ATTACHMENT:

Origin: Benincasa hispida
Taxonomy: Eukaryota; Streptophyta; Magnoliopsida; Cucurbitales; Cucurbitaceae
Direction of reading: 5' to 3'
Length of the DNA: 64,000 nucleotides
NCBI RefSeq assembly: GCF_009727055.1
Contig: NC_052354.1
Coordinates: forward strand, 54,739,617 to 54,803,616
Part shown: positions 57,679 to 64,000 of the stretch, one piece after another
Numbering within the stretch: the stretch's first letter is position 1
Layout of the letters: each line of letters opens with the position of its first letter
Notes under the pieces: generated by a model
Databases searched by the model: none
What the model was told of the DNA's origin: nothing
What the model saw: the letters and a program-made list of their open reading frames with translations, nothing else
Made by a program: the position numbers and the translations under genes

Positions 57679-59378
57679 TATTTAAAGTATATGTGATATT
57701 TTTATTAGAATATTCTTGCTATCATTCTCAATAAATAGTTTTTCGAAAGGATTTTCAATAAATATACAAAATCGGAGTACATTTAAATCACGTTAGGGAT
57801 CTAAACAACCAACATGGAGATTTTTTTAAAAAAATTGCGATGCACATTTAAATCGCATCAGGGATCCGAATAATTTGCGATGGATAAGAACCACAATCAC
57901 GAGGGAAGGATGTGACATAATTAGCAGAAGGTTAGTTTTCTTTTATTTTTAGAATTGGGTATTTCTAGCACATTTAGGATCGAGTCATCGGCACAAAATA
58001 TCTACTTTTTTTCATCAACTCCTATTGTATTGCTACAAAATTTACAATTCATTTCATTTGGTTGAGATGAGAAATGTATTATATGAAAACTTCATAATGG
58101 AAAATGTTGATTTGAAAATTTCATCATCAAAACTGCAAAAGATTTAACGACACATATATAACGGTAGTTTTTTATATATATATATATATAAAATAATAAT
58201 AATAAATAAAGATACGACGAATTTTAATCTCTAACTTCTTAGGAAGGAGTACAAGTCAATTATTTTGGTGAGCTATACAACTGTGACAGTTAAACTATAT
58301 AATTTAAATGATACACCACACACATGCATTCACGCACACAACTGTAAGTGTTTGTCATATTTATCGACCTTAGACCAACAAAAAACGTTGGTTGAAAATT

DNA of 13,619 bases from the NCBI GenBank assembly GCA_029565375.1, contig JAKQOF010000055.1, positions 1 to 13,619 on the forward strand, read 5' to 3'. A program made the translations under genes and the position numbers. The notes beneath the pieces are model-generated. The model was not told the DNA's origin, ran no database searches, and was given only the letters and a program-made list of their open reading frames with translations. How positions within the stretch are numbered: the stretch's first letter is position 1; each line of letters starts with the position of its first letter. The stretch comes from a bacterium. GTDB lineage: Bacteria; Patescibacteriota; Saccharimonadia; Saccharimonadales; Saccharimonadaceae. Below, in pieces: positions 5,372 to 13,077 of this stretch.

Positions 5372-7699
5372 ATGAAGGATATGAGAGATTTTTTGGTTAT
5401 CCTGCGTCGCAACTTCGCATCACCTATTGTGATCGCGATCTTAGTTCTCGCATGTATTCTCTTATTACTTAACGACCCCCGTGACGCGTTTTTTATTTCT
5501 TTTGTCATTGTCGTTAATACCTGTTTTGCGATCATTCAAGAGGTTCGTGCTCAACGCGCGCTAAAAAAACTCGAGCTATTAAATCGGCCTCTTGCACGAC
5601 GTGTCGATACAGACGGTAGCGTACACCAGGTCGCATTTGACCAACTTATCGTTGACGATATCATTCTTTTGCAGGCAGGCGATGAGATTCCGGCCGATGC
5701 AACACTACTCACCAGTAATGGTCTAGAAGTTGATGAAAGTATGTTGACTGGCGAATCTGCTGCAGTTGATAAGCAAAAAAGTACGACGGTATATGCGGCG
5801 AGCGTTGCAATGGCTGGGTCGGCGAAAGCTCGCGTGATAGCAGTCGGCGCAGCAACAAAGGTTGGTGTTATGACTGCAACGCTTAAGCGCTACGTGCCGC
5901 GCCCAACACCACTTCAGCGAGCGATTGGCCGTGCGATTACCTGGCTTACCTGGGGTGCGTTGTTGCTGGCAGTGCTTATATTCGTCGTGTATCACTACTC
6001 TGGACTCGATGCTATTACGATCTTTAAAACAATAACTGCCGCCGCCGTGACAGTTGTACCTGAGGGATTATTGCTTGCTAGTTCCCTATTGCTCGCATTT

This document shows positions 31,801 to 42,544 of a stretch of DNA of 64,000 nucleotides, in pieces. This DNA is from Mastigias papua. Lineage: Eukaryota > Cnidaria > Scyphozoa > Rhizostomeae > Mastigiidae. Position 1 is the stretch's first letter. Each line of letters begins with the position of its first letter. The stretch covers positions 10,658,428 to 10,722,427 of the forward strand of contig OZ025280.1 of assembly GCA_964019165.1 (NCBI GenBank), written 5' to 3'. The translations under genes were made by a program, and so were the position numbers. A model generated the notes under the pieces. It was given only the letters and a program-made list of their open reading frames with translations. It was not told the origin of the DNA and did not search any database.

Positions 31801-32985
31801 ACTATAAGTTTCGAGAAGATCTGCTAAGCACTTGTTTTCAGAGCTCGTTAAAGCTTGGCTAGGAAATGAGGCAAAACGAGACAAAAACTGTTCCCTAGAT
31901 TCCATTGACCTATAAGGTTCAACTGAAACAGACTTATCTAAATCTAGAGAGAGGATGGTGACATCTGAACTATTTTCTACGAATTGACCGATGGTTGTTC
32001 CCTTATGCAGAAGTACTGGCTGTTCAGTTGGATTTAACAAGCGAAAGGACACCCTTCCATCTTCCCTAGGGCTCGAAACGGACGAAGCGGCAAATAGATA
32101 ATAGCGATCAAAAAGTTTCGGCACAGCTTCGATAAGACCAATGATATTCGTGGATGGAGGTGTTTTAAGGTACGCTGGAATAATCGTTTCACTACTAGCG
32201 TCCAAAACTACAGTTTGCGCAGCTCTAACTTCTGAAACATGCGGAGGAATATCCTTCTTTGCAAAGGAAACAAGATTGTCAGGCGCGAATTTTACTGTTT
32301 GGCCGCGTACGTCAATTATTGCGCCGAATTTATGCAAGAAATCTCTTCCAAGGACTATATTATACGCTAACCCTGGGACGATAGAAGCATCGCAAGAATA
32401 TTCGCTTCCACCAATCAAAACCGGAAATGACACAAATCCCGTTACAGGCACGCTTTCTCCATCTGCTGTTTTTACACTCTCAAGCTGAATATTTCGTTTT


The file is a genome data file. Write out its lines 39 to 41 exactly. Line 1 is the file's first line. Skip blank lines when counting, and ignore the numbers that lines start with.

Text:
32001 CCTTATGCAGAAGTACTGGCTGTTCAGTTGGATTTAACAAGCGAAAGGACACCCTTCCATCTTCCCTAGGGCTCGAAACGGACGAAGCGGCAAATAGATA
32101 ATAGCGATCAAAAAGTTTCGGCACAGCTTCGATAAGACCAATGATATTCGTGGATGGAGGTGTTTTAAGGTACGCTGGAATAATCGTTTCACTACTAGCG
32201 TCCAAAACTACAGTTTGCGCAGCTCTAACTTCTGAAACATGCGGAGGAATATCCTTCTTTGCAAAGGAAACAAGATTGTCAGGCGCGAATTTTACTGTTT